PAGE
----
BLASTOCYST ASSESSMENT: Embryos that reach the expanded blastocyst stage by day 5-6 post-fertilization are the ones that are most likely to be “competent”. But once again, as with day-3 cleaved embryos, advancing age also profoundly impacts the embryo “competency”. In the past, IVF specialists tended to argue in favor of transferring early cleaved embryos to the uterus the natural “natural uterine environment” than to incubate them for 2-3 more days so as to allow them to reach the blastocyst stage. However, recent research has shown this to be an erroneous belief. In fact, with very few exceptions, embryos that fail to progress to the blastocyst stage in culture are chromosomally/genetically abnormal and even if they had been transferred earlier, would not have been capable of propagating a healthy pregnancy anyway. Since, regardless of the woman’s age, most cleaved embryos will fail to develop into blastocysts because they are “incompetent”, it follows that extending embryo culture to day 5 or 6 and allowing many “incompetent” to be culled in the process, helps select of the best-quality embryos, allowing for fewer to be transferred without compromising outcome in any way. And the transfer of fewer embryos also reduces the incidence of multiple pregnancies.
PREIMPLANTATION GENETIC SCREENING (PGS). This involves the performance of a biopsy of the outer cellular layer (trophectoderm) of day 5-6 blastocysts followed by full karyotyping (counting of all chromosomes). Embryos with a full quota of 46 (23 pairs) chromosomes (i.e. euploid) are the ones most likely (but not inevitably so) to be “competent, while those with an irregular chromosome quota (aneuploid) are the ones that are most likely to be “incompetent”. However, some aneuploid blastocysts will also contain euploid blastomeres. Such embryos are termed “mosaic” and they have the ability post-implantation, to “autocorrect” in the uterus and subsequently propagate viable, healthy babies. It is presently not possible to reliably differentiate between incompetent, aneuploid and mosaic embryos in the laboratory. This is why embryos with single chromosomal aneuploidies should not be discarded and should be considered eligible for transfer. Moreover, PGS testing is also not 100% accurate. Errors occur in 5-8% of tests. For these reasons it is my opinion that PGS while a valuable tool, should be used selectively in IVF. In my practice, I largely reserve recommending PGS to older patients and those with diminished ovarian reserve who because of age have reduced embryo “competency” or because they are running out of time only produce few eggs at a time. I also advise using PGS in cases of recurrent pregnancy loss, unexplained repeated IVF failure and when there are strongly suspected underlying chromosomal/genetic abnormalities.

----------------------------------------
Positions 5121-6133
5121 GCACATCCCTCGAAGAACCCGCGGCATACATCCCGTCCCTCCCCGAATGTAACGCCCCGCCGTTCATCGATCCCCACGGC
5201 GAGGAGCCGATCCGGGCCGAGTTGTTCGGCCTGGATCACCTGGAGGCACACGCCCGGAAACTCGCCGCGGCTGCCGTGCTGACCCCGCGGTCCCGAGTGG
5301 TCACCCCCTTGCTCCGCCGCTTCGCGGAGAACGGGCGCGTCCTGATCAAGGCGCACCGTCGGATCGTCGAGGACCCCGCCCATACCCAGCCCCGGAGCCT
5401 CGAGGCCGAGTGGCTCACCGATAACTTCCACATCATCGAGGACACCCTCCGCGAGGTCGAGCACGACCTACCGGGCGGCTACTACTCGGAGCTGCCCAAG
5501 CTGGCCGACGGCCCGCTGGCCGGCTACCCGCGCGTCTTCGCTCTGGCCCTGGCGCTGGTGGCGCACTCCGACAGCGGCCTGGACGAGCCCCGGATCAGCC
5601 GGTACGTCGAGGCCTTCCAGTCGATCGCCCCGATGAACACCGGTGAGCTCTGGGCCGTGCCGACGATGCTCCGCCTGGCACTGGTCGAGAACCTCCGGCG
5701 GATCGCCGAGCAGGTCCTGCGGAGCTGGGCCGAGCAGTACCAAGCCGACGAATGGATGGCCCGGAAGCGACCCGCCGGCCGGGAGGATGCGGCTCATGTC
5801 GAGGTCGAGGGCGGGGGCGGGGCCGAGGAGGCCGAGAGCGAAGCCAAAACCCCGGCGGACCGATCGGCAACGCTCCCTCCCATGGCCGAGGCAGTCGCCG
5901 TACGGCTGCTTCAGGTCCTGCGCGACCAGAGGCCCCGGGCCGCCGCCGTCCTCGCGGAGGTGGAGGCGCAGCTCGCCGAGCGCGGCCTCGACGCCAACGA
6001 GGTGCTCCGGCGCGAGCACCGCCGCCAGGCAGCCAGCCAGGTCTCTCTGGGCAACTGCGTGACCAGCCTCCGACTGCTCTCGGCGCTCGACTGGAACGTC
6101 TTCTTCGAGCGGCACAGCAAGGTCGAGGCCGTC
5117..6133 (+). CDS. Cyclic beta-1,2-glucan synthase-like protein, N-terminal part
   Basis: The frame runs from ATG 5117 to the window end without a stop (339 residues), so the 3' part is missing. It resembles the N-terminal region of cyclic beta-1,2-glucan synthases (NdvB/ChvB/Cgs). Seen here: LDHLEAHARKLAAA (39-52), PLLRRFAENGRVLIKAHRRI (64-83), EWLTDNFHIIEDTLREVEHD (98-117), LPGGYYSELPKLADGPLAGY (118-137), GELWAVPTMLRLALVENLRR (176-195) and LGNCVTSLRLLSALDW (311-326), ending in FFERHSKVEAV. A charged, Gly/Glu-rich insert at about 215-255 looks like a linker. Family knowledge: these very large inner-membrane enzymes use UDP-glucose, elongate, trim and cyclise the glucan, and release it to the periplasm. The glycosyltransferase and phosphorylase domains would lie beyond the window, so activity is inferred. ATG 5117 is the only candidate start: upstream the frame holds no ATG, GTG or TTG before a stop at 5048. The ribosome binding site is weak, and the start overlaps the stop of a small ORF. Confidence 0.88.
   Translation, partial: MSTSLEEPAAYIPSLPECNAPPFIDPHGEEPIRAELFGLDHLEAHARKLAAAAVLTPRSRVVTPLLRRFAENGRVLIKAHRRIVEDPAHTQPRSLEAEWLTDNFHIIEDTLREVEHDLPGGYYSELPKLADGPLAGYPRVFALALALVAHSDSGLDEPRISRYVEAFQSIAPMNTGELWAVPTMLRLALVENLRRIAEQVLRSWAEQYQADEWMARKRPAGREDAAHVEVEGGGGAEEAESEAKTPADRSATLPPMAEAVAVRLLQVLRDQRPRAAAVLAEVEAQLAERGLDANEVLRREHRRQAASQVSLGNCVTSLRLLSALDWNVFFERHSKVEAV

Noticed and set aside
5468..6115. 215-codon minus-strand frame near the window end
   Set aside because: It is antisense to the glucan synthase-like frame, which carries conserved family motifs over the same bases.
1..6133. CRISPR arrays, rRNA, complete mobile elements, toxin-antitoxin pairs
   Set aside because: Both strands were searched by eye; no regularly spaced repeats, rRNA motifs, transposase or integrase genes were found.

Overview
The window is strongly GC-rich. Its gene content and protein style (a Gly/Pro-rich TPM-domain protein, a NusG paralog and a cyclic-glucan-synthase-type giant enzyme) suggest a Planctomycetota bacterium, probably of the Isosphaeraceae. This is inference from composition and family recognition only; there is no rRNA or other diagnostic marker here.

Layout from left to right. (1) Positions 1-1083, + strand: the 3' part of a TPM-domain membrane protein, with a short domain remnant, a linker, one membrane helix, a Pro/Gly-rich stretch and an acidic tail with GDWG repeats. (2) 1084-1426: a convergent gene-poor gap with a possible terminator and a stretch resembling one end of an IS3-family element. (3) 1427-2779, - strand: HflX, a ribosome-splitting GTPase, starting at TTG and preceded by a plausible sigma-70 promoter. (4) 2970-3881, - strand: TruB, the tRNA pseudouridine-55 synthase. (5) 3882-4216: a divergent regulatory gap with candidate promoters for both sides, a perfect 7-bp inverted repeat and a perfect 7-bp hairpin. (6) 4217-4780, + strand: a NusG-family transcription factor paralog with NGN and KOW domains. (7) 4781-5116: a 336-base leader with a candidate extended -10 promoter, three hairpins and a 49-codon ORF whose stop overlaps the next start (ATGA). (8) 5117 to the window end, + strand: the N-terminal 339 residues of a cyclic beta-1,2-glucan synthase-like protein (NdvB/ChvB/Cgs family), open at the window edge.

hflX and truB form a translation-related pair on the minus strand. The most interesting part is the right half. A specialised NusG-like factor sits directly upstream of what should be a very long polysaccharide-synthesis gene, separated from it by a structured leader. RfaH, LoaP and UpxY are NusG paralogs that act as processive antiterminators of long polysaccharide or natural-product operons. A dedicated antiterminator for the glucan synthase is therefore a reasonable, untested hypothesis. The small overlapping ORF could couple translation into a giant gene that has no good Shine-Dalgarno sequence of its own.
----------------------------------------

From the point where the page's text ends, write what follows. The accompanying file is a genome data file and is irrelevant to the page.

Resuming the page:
About Staggered -IVF (St-IVF: St-IVF is the process of separating an IVF cycle into two (or more) segments so as to allow for the PGS-identification of “competent” embryos (i.e. those capable of propagating healthy babies) and thereupon selecting such embryos for transfer in a future cycle. Phase 1 Involves the egg retrieval, fertilization and growing embryos to the blastocyst stage whereupon they are biopsied for PGS analysis. All blastocysts are then cryobanked by ultra-rapid freezing (vitrification) while awaiting availability of the karyotype report from the genetic laboratory…about 1-2 weeks later. Thereupon, plans are made for hormonal preparation and the Staggered (St)-FET with ≤ 2 warmed (thawed), euploid, “competent’ embryos/blastocysts (i.e. Phase 2).
- Embryo Banking: Older women and women with diminished ovarian reserve, who are often running out of time on the biological clock can bank or stockpile their PGS-normal blastocysts (over several cycles, if need be) for subsequent dispensation. This allows them to “make hay while the sun still shines”, thereby affording them a palatable alternative to using donated eggs.
Staggered –IVF (St-IVF) has the potential to vastly improve IVF outcome per embryo transferred (baby-rate per embryo) eliminate aneuploidy-related miscarriages/ birth defects and has heralded a new era, where it only requires the transfer one (1) “competent” blastocyst to propagate a single healthy baby.